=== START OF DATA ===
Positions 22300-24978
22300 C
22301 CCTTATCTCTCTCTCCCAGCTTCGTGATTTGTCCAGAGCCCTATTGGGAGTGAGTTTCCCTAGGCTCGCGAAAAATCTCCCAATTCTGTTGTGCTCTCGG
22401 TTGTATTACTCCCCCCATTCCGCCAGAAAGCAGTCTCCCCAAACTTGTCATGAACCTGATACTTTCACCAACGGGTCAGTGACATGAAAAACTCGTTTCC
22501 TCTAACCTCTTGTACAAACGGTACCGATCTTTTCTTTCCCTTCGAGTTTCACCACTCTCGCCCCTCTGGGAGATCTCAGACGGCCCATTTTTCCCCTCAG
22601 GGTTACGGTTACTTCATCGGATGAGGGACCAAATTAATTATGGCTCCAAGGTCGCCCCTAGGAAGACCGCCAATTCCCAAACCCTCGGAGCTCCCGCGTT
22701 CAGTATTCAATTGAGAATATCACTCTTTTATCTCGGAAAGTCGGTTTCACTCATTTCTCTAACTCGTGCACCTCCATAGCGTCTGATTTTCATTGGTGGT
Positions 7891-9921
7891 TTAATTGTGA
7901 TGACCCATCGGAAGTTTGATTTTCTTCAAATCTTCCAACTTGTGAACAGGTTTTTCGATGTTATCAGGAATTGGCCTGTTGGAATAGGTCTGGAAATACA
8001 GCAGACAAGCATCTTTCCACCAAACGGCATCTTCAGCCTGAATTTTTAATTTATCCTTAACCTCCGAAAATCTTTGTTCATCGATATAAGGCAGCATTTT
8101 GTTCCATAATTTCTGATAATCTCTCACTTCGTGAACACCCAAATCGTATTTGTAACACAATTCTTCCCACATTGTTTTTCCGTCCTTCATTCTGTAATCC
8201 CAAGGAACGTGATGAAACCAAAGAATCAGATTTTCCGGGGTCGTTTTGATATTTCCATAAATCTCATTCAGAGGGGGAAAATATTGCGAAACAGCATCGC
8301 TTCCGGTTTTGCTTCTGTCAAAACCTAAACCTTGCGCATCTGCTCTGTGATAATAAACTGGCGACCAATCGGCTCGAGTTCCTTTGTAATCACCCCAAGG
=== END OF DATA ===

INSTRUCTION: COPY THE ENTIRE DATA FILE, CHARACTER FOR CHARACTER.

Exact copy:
Positions 22300-24978
22300 C
22301 CCTTATCTCTCTCTCCCAGCTTCGTGATTTGTCCAGAGCCCTATTGGGAGTGAGTTTCCCTAGGCTCGCGAAAAATCTCCCAATTCTGTTGTGCTCTCGG
22401 TTGTATTACTCCCCCCATTCCGCCAGAAAGCAGTCTCCCCAAACTTGTCATGAACCTGATACTTTCACCAACGGGTCAGTGACATGAAAAACTCGTTTCC
22501 TCTAACCTCTTGTACAAACGGTACCGATCTTTTCTTTCCCTTCGAGTTTCACCACTCTCGCCCCTCTGGGAGATCTCAGACGGCCCATTTTTCCCCTCAG
22601 GGTTACGGTTACTTCATCGGATGAGGGACCAAATTAATTATGGCTCCAAGGTCGCCCCTAGGAAGACCGCCAATTCCCAAACCCTCGGAGCTCCCGCGTT
22701 CAGTATTCAATTGAGAATATCACTCTTTTATCTCGGAAAGTCGGTTTCACTCATTTCTCTAACTCGTGCACCTCCATAGCGTCTGATTTTCATTGGTGGT
Positions 7891-9921
7891 TTAATTGTGA
7901 TGACCCATCGGAAGTTTGATTTTCTTCAAATCTTCCAACTTGTGAACAGGTTTTTCGATGTTATCAGGAATTGGCCTGTTGGAATAGGTCTGGAAATACA
8001 GCAGACAAGCATCTTTCCACCAAACGGCATCTTCAGCCTGAATTTTTAATTTATCCTTAACCTCCGAAAATCTTTGTTCATCGATATAAGGCAGCATTTT
8101 GTTCCATAATTTCTGATAATCTCTCACTTCGTGAACACCCAAATCGTATTTGTAACACAATTCTTCCCACATTGTTTTTCCGTCCTTCATTCTGTAATCC
8201 CAAGGAACGTGATGAAACCAAAGAATCAGATTTTCCGGGGTCGTTTTGATATTTCCATAAATCTCATTCAGAGGGGGAAAATATTGCGAAACAGCATCGC
8301 TTCCGGTTTTGCTTCTGTCAAAACCTAAACCTTGCGCATCTGCTCTGTGATAATAAACTGGCGACCAATCGGCTCGAGTTCCTTTGTAATCACCCCAAGG